What Is Osteoporosis and Osteopenia and What Causes Them?
What Is Osteoporosis?
Osteoporosis is a disease where calcium is leeched from the bones, making them become fragile and more likely to break. It can be prevented and treated, but if nothing is done, osteoporosis can progress painlessly until a bone breaks. These broken bones, also known as fractures, occur typically in the hip, spine, and wrist. Risk increases when a person has had a large amount of muscle loss caused by a lack of protein-building foods and weight-bearing exercise.
Of special concern are fractures of the hip and spine. A hip fracture almost always requires hospitalization and major surgery. It can impair a person’s ability to walk unassisted and may cause prolonged or permanent disability or even death. Spinal or vertebral fractures also have serious consequences, including loss of height, severe back pain, and deformity.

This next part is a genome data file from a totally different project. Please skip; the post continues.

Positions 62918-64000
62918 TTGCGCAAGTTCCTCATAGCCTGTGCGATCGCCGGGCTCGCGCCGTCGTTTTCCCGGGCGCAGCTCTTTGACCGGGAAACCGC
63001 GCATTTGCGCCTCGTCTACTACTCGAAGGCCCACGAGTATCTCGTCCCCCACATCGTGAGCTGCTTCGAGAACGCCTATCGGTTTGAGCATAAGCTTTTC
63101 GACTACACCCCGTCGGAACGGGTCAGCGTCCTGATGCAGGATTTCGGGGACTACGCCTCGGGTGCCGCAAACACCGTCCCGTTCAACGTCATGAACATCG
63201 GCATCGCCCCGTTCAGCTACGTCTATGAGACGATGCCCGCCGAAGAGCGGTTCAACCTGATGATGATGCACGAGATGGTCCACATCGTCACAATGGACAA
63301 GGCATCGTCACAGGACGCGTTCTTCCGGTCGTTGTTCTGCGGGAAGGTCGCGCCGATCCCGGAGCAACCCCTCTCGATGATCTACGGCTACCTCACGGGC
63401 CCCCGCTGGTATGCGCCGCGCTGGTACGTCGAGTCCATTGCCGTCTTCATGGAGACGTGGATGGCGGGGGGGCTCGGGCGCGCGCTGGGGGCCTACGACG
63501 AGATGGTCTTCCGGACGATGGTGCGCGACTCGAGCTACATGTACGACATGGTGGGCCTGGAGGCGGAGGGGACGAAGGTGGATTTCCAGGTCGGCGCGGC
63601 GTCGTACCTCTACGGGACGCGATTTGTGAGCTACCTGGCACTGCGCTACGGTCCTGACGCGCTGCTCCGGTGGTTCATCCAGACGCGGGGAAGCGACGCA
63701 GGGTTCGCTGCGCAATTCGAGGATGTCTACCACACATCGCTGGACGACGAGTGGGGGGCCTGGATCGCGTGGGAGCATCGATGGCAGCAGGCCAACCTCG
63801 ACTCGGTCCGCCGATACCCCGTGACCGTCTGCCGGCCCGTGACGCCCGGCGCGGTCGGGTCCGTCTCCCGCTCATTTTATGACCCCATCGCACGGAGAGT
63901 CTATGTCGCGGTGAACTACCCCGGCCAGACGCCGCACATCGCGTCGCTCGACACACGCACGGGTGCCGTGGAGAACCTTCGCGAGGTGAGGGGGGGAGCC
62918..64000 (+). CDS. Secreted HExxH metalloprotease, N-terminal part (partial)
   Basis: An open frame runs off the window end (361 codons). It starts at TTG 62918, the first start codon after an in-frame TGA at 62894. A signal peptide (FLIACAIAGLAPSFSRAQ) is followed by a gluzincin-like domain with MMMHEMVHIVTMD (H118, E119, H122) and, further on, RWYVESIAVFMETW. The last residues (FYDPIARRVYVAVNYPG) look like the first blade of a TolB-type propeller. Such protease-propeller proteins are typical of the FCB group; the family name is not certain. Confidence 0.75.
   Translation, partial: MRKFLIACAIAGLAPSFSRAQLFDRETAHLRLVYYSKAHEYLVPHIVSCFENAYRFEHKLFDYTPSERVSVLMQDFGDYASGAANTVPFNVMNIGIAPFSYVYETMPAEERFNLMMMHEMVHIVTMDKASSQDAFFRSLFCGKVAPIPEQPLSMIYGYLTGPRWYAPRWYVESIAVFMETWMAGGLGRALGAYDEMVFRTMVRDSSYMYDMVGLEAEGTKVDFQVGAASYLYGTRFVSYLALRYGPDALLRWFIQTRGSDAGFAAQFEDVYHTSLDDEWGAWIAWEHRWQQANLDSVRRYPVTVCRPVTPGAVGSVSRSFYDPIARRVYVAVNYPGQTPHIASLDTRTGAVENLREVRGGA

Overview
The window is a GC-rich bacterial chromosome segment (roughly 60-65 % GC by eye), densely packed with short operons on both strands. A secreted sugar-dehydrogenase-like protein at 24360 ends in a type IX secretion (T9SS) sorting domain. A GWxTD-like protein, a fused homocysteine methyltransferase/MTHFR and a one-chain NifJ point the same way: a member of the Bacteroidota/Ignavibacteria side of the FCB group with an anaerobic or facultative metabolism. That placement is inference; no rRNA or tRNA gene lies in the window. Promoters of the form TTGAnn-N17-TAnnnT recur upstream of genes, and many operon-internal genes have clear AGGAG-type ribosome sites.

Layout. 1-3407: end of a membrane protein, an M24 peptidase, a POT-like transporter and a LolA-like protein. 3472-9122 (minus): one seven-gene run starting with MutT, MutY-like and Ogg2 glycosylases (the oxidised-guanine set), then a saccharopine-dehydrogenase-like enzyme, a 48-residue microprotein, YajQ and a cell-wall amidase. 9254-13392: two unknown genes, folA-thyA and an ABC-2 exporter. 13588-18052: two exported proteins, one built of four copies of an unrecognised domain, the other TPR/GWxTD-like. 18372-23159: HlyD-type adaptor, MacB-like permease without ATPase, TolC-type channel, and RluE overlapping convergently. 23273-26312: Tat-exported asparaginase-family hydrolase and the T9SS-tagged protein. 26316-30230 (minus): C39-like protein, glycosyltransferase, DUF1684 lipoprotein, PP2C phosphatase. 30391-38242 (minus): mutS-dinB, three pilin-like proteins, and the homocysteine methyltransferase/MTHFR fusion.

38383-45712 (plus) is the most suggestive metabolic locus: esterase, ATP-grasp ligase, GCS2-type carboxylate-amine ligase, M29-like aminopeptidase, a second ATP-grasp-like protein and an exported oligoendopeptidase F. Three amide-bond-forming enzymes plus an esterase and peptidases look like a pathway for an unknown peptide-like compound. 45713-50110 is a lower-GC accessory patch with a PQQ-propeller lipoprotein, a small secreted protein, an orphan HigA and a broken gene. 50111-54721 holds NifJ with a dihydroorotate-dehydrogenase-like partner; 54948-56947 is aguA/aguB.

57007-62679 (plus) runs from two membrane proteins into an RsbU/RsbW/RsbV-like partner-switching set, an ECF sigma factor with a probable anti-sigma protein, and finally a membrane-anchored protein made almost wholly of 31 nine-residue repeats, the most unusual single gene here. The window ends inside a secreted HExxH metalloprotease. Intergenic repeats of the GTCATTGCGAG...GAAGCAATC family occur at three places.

What Is Osteopenia?
Osteopenia is a condition where bone mineral density is lower than normal. It is considered by many doctors to be a precursor to osteoporosis. However, not every person diagnosed with osteopenia will develop osteoporosis. More specifically, osteopenia is defined as a bone mineral density T-score between -1.0 and -2.5.
What Causes Osteoporosis?
There are many studies that now point to a diet consisting of foods that are too acidic and create chronic inflammation. The best marker in the bloodstream for osteoporosis is an amino acid called homocysteine. This is also a marker for chronic inflammation. By changing the diet and taking nutrients to reverse the cause, a fast reversal of osteoporosis can take place.
¿Qué es la Osteoporosis y la Osteopenia y Qué las Causa?
¿Qué es la Osteoporosis?
La osteoporosis es una enfermedad en la que el calcio es extraído de los huesos, lo que los hace frágiles y más propensos a romperse. Se puede prevenir y tratar, pero si no se hace nada, la osteoporosis puede progresar sin dolor hasta que se rompa un hueso. Estos huesos rotos, también conocidos como fracturas, ocurren típicamente en la cadera, la columna vertebral y la muñeca. El riesgo aumenta cuando una persona ha tenido una gran cantidad de pérdida muscular causada por la falta de alimentos que aumentan la proteína y de ejercicios que sean de soportar peso.